Germany in Focus: Trends in Trade and their Effect on Road Freight Transport - Girteka - Responsible Logistics

Germany in Focus: Trends in Trade and their Effect on Road Freight Transport


For more than a decade, Germany has been the biggest economy in the European Union (EU). However, the country’s former economic glory has faded slightly as of late. Following the 2023 recession, recovery is expected to be sluggish at best, according to current economic indicators. We take a closer look at the trends in German economy to find out what the ripple effects on road freight transportation may be.

According to data by Eurostat, the official statistics portal of the European Commission (EC), the country has led the rankings as the largest economy in Europe since the country was reunified in 1990, with its General Domestic Product (GDP) growing from €1.2 trillion in 1990 to €4.1 trillion in 2023, surpassing other EU bloc countries by a mile.

But in the past few years, the EU and, in turn, Germany, have experienced slower growth due to the war in Ukraine, resulting in a high inflation environment and higher borrowing costs. According to the EC’s economic forecast for the country, Germany’s GDP is expected to grow by only 0.1% in 2024. Although sluggish, is a slightly better situation compared to the -0.3% dip in 2023.

“Private consumption suffered from a loss in purchasing power. High building and borrowing costs on top of labour shortages and elevated energy prices depressed investment in construction and energy-intensive sectors,” the EC described the country’s economic situation in 2023.

Europe’s Manufacturing Powerhouse

According to an article published by Indiana University, Germany had the third-largest manufacturing share of GDP in 2015, only trailing behind China and South Korea, with manufacturing also being a key area of employment within the country. Furthermore, 52% of the country’s GDP was generated by exports, compared to 14% in the United States (US).

As a result, Germany had managed to have a net trade surplus in 2015. The latest data from the Federal Statistical Office of Germany (Statistisches Bundesamt) showed that in 2023, the country exported goods worth €1.6 trillion while importing €1.4 trillion.

What was troubling was that the German statistical office said that exports decreased by 2% while imports dropped by 10.2%, creating an imbalance that influences the prices of transportation, including road freight transportation.

However, looking at the country’s EU-only exports and imports, both have dipped Year-on-Year (YoY) similarly. Germany’s exports to other EU countries amounted to €847.3 billion (-3.2% YoY), while imports reached €709.6 billion (-3.4% YoY).

A Recovering Economy?

According to the EC, while GDP should grow by 0.1% in 2024, “sentiment indicators continue to be weak, with some indicators in January having reached their lowest levels since the COVID-19 crisis, pointing to subdued economic growth in the first half of 2024.”

Moreover, “investment growth is projected to remain low relative to pre-pandemic values, weighed down by downbeat investor sentiment entering the year. Labour shortages continue to be a bottleneck to activity.”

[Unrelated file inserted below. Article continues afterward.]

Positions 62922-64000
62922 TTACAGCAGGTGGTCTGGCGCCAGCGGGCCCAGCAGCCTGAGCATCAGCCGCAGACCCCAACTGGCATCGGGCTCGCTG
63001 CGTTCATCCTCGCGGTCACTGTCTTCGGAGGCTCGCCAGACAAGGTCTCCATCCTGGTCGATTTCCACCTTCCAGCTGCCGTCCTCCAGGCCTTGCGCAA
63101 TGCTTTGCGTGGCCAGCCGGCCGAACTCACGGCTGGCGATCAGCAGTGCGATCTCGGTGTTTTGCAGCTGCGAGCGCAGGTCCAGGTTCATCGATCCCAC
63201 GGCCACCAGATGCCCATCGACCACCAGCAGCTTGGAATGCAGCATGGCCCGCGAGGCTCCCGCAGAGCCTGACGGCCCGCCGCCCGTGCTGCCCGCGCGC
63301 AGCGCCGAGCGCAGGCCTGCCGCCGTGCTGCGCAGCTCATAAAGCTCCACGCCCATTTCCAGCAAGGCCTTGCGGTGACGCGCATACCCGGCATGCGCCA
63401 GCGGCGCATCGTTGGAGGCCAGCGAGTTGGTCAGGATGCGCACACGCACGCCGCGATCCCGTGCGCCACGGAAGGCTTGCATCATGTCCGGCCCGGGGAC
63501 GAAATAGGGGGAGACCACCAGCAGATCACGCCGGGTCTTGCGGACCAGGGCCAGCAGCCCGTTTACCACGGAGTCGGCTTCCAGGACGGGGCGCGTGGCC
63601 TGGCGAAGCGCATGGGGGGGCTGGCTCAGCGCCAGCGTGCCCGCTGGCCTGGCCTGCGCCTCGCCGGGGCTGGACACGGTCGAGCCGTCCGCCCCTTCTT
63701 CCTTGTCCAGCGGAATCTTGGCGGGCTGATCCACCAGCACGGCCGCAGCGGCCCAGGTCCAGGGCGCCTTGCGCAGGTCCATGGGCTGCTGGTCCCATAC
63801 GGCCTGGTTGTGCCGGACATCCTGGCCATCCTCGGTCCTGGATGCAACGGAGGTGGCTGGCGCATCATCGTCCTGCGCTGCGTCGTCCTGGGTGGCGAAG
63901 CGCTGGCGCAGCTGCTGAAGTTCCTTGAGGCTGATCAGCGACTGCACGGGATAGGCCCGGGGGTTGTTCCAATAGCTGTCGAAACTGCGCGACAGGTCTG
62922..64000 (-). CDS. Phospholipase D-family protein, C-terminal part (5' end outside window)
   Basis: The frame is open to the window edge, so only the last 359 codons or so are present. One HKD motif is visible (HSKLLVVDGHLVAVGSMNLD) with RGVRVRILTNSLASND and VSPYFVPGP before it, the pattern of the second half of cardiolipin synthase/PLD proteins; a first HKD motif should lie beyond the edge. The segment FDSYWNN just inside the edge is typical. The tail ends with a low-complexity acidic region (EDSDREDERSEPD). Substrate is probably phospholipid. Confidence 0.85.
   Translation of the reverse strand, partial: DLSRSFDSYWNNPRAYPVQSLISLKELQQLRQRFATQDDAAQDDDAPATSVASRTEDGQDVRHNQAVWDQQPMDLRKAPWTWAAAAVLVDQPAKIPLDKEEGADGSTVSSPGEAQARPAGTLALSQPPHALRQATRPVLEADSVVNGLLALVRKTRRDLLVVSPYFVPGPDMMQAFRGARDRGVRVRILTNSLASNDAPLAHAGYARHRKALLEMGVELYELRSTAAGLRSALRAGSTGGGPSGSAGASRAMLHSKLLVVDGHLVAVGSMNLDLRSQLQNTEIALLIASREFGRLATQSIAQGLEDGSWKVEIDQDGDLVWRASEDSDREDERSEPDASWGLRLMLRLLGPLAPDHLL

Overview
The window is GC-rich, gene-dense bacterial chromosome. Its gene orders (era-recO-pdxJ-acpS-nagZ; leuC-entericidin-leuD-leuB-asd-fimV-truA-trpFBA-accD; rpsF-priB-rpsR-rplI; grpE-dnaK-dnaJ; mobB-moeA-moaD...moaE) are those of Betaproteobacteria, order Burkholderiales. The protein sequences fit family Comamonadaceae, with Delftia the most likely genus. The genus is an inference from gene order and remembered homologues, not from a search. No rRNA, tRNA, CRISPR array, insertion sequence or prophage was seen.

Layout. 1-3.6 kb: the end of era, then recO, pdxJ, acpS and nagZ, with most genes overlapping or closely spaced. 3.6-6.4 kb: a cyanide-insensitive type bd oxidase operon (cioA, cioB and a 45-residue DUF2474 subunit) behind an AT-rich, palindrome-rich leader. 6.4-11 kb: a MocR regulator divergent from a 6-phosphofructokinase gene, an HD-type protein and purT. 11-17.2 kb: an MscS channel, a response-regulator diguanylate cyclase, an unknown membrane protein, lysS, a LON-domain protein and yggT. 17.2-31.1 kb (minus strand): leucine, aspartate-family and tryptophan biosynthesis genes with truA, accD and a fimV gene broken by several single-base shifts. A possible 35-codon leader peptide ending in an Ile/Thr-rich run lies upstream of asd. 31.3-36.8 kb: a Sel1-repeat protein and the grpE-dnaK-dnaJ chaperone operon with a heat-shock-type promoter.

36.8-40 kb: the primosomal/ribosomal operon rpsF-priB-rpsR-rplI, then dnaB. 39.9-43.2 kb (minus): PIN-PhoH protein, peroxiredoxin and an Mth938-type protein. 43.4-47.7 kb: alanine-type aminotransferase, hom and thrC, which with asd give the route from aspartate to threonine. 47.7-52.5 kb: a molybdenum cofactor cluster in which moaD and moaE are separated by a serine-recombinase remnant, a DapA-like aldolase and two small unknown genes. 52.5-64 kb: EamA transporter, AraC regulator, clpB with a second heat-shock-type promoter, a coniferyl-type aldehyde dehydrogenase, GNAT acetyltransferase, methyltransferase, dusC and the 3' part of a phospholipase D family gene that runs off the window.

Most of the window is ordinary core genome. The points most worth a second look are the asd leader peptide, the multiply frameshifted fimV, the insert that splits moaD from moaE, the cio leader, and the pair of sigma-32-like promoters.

Interestingly, the Commission said that a trade-led recovery was unlikely, as export and import growth should continue at the same pace as forecasted previously. Furthermore, tighter fiscal policy conditions should weigh down short-term growth prospects.

Is there any hope on the horizon? For one, the EC said that market financing conditions had eased moderately, with further easing expected in due time. In addition, with a robust labour market and rising real wages, consumers should have much more purchasing power than previously.

Key Challenges for Germany’s Economy

According to one website, coordinated by the German Federal Foreign Office (Auswärtiges Amt, AA), four sectors dominate the country’s industry: automotive manufacturing, mechanical engineering, the chemical, and electrical industry. In 2020, the turnover of companies involved in manufacturing was €2 trillion, with the automotive sector leading the way with combined revenues of €459 billion.

The question is whether Germany can continue being the global manufacturing powerhouse, considering the continuous rise of China and the US attempting to bring back some of its manufacturing back on home soil. At the same time, some companies are divesting from China and opening up facilities in other countries that do not have as much geopolitical risk.

Coming back to Germany – economic research by BNP Paribas concluded that any rebound of the country’s economy is expected to be cyclical since many factors that have caused its stagnation still persist. One of the challenges will be to make Germany’s economy more sustainable and considering the country’s reliance on energy-intensive sectors to produce goods, it could lead to some shocks to consumers.

“One of the risks for the country is that the drop in emissions goes hand in hand with a more pronounced wave of de-industrialisation (and offshoring) than the one that has already taken place, as measured by the drop in industrial production capacities between the end of 2017 and the end of 2023, which we estimate at -6%,” researchers point out.